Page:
The Activity Based Workplace

by CoyDavidson on November 28, 2011


The Changing Nature of Work

Many of the past assumptions and rules of the workplace are being challenged as companies address five key drivers that are impacting corporate real estate.

  • Information and communication technology
  • Culture, management style and patterns of work
  • Demographics
  • Sustainability
  • Occupancy Costs

Many companies have already started to experiment with flexible or new ways of working. When GPT Group retooled their office in Sydney’s CBD, 15 percent of employees were left without a desk. 320 employees share 272 workstations, equipped with a  monitor and docking station for laptops.

Businesspeople working on laptop in an office.

Activity Based Working

Activity-based workplaces revolve around creating a workspace that is less hierarchical and fosters collaboration, personal accountability and flexibility. The workplace is designed to accommodate the various activities that office workers undertake rather than have a rigid allocation of space based on a person’s status in the hierarchy of the enterprise.

The activity based workplace strategy is different than hoteling or hot desking typically utilized by accounting or consulting firms where employees spend the majority of the time outside the office. In the activity based working environment workers are not assigned a permanent or particular type of workspace; rather they choose the appropriate workspace for the activity undertaken. The employee may choose a private and quiet location to complete a particular task or conversely may select an open workstation environment when working within a team on a particular project.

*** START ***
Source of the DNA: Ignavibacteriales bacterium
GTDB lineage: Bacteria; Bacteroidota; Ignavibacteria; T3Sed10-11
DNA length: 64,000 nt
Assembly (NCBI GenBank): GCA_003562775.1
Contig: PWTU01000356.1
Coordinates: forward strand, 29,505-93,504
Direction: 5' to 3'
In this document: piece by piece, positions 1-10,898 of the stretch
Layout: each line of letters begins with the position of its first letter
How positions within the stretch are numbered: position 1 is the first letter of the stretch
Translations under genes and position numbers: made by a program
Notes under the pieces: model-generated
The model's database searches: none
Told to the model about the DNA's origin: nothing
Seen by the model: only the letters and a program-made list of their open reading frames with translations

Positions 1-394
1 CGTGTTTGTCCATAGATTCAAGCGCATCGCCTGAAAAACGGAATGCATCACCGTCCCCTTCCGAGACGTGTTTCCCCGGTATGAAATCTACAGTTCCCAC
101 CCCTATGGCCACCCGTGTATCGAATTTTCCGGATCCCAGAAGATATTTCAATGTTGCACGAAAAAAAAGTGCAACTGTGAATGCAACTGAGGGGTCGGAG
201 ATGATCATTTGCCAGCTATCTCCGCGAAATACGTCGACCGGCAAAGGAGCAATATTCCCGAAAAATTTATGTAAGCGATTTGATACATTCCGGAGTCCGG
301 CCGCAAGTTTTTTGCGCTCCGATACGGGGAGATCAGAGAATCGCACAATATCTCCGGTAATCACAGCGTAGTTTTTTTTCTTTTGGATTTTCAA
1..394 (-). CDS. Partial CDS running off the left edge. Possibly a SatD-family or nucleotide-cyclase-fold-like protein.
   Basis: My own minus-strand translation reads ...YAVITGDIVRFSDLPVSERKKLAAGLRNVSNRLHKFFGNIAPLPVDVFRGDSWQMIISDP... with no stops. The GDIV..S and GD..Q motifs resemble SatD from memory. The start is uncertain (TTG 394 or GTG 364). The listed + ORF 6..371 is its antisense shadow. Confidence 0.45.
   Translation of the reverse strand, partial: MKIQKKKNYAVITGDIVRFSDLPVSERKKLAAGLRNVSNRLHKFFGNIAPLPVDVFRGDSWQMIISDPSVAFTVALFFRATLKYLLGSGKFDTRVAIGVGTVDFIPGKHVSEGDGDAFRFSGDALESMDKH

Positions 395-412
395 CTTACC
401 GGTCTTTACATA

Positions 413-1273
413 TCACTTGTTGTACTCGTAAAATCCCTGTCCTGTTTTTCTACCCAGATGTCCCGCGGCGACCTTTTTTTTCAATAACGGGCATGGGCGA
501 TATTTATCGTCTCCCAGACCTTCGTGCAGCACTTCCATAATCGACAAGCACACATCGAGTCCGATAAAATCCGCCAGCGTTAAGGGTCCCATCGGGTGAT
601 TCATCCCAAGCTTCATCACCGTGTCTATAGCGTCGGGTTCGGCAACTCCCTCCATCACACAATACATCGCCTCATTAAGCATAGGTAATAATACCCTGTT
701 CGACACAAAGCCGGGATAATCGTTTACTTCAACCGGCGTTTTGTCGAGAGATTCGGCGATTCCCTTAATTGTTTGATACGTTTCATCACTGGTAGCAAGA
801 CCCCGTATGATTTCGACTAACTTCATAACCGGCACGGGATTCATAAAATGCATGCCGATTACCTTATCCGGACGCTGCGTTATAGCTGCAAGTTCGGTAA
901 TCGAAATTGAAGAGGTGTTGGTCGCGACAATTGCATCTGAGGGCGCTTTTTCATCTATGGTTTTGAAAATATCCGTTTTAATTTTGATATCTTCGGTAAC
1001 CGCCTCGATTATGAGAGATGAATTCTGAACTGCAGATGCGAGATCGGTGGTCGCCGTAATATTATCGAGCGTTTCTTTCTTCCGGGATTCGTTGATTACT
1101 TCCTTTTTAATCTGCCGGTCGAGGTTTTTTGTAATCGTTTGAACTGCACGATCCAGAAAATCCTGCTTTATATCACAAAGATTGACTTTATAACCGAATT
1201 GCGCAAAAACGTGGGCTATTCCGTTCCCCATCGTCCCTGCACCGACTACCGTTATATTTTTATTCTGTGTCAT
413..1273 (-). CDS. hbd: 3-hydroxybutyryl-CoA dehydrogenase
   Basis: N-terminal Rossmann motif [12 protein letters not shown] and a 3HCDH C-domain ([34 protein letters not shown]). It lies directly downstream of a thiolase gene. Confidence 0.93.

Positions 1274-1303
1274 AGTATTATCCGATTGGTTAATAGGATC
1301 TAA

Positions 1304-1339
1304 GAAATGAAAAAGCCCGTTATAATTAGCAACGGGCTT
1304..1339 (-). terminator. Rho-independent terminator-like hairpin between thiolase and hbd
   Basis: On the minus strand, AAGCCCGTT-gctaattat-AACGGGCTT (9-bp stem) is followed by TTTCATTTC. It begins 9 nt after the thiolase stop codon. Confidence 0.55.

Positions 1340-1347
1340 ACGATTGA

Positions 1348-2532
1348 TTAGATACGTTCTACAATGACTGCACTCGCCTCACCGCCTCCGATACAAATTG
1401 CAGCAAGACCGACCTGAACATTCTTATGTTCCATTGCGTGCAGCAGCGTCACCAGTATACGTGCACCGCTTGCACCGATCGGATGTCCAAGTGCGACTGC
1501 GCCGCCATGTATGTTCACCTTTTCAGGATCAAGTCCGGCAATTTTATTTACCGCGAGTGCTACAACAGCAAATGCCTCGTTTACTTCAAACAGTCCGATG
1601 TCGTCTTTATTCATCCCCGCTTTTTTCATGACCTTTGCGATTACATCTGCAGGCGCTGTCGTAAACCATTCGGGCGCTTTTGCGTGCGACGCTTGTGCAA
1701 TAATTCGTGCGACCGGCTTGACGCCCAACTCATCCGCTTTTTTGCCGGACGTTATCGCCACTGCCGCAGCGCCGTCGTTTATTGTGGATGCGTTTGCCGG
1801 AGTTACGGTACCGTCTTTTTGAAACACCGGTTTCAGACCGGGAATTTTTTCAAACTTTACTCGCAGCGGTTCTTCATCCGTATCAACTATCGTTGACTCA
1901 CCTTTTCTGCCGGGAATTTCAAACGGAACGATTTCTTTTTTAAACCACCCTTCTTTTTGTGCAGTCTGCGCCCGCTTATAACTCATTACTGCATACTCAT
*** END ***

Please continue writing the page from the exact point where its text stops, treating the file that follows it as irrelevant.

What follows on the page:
New digital technology is emerging that will change the nature of how, why and where work is done. The biggest barrier to eliminating the dedicated desk has been paper and while people will still always use paper, today it is not a given that it must be stored at the desk or within dedicated workspaces.

The advent of cloud computing and mobile devices allows us to move away from personal desktop technology, paper and personal files that have anchored the worker to his or her desk.  The ability to be mobile within the office allows us to work more collaboratively and in less overall space than previously. These new trends come at a time when companies are looking at ways to make their real estate footprint more efficient. I don’t need to remind you where real estate costs rank as an overhead item and this is now under the microscope as companies’ look to grow their headcount without taking the same volume of additional office space as years past.

Today, there are four generations of workers in the enterprise. The pace of change may not be exactly rapid, but certainly as Generation Y increasingly populates and influences the workforce, the nature of the workplace is certain to evolve.

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  • Hello Coy, thanks for sharing your insight, perspective and knowledge on valuable articles.
    I am becoming a big fan reader of yours!

    Louise Montgrain – Montreal

  • Louise, I really appreciate the comment and you taking the time to read my blog.

  • this blog is too good.I like content of this post.

  • Great article – I am a great believer in creating activity based workplaces. Have you ever heard of Belbin he has some very interesting theories on group work and how to get the best out of employees?

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